Hyperpat\’s HyperDay

SF, science, and daily living

The Academy and Animation

Posted by hyperpat on February 24, 2009

Stupid me, I went and watched the Academy Awards show on Sunday. What I saw was an almost complete disparagement of animation and science fiction, as if neither of those categories was really worth any consideration by the Academy. Yes, Wall-E took best animated picture, but that was almost a given – there was nothing else out there remotely approaching its quality in animation land. But, and this is a big but, it wasn’t even nominated for Best Picture, even though (IMO) it was clearly better than a couple of the movies that did get a nomination nod. Iron Man was almost completely ignored, and The Dark Knight got only what everyone expected.

Now it could be argued that The Curious Case of Benjamin Button is sf – but I think it really belongs in the fantasy camp, or perhaps ‘magical realism’. Regardless, the focus of this movie is not on the mechanism of his reverse aging, but rather what that does to his personal relationships. It might also be noted that some of film techniques used in this movie are traveling into the world of animation, especially in the early scenes which have heavy CGI graphics. Apparently such work is acceptable if it’s a ‘live action’ movie.

The query becomes, why did this movie get nominated and not Wall-E? I think it has a lot to do with the ‘quality’ of its origin, being based on a short story by F. Scott Fitzgerald – and as such, shows up something that I think has been present in the Awards process for a long time: the snob factor. This is not to say that I don’t think Button shouldn’t have been nominated – it’s a fine movie. But The Reader, Milk, and Frost/Nixon are what I consider to be marginal entries.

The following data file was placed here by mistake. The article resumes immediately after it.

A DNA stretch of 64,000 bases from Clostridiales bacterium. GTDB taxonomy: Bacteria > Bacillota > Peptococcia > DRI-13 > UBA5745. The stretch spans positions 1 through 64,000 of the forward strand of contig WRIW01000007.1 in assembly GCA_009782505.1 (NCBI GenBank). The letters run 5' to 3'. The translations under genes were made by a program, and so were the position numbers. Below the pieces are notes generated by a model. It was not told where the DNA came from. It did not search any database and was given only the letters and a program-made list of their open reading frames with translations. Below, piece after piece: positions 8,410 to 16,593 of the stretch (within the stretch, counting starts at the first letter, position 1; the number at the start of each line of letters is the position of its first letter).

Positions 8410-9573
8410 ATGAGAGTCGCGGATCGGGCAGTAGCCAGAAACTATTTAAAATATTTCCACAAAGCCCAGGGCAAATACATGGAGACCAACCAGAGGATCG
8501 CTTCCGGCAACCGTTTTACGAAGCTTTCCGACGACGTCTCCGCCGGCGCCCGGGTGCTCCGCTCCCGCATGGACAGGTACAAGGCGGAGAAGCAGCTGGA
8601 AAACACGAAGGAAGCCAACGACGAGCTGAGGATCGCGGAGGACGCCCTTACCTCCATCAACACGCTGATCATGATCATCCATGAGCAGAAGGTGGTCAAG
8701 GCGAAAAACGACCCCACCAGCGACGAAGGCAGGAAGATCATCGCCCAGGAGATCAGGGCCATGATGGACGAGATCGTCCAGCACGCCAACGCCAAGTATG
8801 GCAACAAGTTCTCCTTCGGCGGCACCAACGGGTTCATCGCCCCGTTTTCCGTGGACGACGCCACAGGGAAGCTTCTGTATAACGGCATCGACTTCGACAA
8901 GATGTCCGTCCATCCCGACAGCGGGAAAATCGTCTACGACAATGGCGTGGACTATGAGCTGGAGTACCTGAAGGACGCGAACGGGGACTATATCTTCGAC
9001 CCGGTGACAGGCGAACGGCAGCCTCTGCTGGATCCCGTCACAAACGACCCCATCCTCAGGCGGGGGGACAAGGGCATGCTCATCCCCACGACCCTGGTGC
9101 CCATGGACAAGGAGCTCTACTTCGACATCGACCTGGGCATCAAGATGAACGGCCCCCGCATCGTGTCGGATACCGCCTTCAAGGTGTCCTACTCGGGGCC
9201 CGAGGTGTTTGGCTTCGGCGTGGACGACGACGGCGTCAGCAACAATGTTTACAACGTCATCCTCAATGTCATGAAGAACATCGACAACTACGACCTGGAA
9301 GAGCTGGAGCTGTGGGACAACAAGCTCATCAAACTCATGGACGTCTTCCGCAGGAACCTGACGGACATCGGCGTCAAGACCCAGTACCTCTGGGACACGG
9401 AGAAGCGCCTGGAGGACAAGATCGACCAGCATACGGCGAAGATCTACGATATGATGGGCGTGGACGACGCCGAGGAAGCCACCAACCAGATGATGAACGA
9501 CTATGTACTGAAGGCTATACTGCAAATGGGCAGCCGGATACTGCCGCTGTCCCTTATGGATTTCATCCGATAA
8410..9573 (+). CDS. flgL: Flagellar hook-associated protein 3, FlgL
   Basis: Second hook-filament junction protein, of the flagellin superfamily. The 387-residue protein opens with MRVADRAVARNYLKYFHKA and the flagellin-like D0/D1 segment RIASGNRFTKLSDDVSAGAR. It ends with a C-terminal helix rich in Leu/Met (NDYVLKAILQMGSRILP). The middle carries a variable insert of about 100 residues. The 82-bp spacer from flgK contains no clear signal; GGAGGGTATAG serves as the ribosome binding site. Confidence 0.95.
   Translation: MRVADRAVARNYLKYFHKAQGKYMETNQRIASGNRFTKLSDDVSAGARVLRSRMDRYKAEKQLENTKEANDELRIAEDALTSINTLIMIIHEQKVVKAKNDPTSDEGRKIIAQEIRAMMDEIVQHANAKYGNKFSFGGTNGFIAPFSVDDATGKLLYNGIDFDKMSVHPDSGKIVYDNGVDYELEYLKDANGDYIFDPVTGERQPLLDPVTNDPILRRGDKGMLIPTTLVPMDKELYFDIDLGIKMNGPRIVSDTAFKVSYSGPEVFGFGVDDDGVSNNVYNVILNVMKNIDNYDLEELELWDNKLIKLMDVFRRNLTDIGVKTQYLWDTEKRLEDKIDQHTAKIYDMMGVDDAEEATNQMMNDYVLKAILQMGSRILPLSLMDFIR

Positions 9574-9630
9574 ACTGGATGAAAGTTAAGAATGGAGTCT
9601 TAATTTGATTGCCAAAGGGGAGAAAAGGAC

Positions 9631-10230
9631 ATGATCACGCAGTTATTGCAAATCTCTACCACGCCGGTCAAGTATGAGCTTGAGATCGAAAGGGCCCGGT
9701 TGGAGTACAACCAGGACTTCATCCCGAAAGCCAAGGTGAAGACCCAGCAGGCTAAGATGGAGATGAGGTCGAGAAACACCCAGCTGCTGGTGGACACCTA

Maybe someday the Academy will get hip to the fact that some of the best stories, acting, and overall movie experience today are being produced in animation land, and are given nominations and awards on an equal basis with live action movies – but I wouldn’t count on it soon.

In the meantime, I’ve already nominated Wall-E for the Hugo Award, and will vote for it when that time comes. But getting that award may seem like small potatoes to the creators of this movie.


2 Responses to “The Academy and Animation”

  1. Got here from your Amazon SF list, of which I also read 80% of in my youth. This allows me to claim some sort of kinship. I share a fondness for Piers Anthoy’s Planet series which nobody seems to read anymore.

    “The Curious Case of Benjamin Buttons” allows a 40 year old woman, who marries the age-appropriate love of her life, to nobly have sex with an 18 year old Brad Pitt. In short, a chick flick. This is the female equivalent of many of the Heinlein novels where old guys get to have sex with young women.

  2. hyperpat said

    We’ll see tonight if Wall-E managed to snag the Hugo.

    Like your take on Benjamin Button. It’s an interpretation I hadn’t really thought of. But not all of Heinlein’s works had older men with younger women – take Tunnel in the Sky, where Roderick’s partner is actually a little older than he is, or Glory Road, where Star is a lot older than Oscar.

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